The medium pore size zeolites can include "crystalline admixtures" which are thought to be the result of faults occurring within the crystal or crystalline area during the synthesis of the zeolites. Examples of crystalline admixtures of ZSM-5 and ZSM-11 are disclosed in U.S. Pat. No. 4,229,424 which is incorporated herein by reference. The crystalline admixtures are themselves medium pore size zeolites and are not to be confused with physical admixtures of zeolites in which distinct crystals of crystallites of different zeolites are physically present in the same catalyst composite or hydrothermal reaction mixtures.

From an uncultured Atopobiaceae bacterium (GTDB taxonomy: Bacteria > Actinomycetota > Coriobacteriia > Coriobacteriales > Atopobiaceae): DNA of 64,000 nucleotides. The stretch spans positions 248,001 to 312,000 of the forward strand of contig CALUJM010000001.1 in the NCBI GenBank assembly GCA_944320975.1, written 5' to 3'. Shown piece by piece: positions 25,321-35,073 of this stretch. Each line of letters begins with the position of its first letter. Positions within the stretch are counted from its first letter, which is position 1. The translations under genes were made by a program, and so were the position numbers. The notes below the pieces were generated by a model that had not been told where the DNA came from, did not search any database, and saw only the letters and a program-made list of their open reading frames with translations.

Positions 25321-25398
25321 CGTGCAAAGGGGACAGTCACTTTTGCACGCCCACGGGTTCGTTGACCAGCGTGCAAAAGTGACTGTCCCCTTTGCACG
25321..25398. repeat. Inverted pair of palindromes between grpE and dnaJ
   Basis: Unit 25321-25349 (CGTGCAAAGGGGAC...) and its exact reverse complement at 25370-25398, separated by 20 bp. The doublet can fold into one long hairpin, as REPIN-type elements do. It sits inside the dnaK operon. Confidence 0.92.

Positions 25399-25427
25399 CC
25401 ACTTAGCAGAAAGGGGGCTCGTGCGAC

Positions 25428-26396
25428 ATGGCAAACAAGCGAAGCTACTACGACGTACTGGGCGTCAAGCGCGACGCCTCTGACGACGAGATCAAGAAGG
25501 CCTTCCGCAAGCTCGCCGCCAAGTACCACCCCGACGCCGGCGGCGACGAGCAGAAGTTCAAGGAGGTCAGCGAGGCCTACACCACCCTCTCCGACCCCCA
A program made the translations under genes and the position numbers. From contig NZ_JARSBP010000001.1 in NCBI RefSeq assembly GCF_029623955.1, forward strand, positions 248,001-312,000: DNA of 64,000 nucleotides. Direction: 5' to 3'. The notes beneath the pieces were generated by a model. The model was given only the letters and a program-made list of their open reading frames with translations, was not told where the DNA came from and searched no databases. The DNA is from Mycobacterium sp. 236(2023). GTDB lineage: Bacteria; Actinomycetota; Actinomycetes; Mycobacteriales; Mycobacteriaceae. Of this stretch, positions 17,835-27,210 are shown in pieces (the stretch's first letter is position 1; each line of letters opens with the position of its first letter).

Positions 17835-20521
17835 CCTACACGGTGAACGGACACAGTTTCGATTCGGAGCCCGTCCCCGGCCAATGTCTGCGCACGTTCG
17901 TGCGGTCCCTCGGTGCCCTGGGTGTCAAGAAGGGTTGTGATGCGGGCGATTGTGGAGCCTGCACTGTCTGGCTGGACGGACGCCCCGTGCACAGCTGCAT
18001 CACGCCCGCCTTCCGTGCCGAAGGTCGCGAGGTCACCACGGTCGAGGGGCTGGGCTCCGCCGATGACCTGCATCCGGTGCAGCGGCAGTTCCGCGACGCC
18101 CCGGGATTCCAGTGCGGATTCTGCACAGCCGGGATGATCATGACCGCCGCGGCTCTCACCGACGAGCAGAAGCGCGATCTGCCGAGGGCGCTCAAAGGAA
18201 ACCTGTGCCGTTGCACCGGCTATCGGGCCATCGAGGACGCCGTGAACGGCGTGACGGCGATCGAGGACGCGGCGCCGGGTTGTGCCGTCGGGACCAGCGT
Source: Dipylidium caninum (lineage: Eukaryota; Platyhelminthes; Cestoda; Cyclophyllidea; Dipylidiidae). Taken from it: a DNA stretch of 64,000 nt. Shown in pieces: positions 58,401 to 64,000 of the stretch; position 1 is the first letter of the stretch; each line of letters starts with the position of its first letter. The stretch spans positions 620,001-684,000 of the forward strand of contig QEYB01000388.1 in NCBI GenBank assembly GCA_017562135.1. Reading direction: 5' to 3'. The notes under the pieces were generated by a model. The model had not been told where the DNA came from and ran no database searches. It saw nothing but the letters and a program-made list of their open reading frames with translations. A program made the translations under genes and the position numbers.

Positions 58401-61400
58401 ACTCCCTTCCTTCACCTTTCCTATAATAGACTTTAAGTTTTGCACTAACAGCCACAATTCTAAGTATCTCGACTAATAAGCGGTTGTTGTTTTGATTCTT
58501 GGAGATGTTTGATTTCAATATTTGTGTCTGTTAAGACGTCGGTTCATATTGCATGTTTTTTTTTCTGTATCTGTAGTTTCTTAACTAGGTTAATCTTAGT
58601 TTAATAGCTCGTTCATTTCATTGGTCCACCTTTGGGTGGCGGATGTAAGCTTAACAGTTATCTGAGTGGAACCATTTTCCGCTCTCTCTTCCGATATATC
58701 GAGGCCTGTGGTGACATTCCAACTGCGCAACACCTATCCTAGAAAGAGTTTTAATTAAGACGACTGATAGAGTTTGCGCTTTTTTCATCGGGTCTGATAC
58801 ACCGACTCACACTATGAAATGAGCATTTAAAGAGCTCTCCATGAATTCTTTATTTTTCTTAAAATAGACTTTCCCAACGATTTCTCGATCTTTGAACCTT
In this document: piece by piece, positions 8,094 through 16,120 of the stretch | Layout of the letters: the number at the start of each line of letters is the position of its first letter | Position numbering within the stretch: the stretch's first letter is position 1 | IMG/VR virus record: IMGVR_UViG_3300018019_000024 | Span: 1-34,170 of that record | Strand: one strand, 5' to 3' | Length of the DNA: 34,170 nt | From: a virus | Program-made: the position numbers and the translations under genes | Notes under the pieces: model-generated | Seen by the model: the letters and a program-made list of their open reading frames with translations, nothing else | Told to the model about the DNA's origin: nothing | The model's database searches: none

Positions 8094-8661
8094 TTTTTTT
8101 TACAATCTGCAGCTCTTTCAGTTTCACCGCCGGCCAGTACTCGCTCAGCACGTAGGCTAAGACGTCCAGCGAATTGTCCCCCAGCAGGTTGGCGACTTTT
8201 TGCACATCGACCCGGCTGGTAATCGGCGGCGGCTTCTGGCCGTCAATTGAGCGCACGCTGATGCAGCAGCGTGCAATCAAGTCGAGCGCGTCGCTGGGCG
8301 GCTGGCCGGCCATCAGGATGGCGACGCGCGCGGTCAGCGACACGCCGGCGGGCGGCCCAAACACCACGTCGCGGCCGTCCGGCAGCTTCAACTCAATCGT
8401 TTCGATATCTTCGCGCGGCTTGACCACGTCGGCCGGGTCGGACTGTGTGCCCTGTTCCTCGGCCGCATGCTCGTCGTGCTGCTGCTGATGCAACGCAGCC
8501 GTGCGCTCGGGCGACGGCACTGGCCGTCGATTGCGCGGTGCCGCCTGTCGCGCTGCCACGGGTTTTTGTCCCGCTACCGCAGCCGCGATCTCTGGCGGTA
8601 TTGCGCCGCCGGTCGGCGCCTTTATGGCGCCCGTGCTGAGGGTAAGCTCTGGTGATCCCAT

The catalysts of the second stage of the present invention are held together with an inorganic oxide matrix component. The inorganic oxide matrix component binds the catalyst components together so that the catalyst product is hard enough to survive interparticle and reactor wall collisions. The inorganic oxide matrix can be made from an inorganic oxide sol or gel which is dried to "glue" the catalyst components together. Preferably, the inorganic oxide matrix is not catalytically active and will be comprised of oxides of silicon and aluminum. It is also preferred that separate alumina phases be incorporated into the inorganic oxide matrix. Species of aluminum oxyhydroxides-g-alumina, boehmite, diaspore, and transitional aluminas such as a-alumina, b-alumina, g-alumina, d-alumina, e-alumina, k-alumina, and r-alumina can be employed. Preferably, the alumina species is an aluminum trihydroxide such as gibbsite, bayerite, nordstrandite, or doyelite.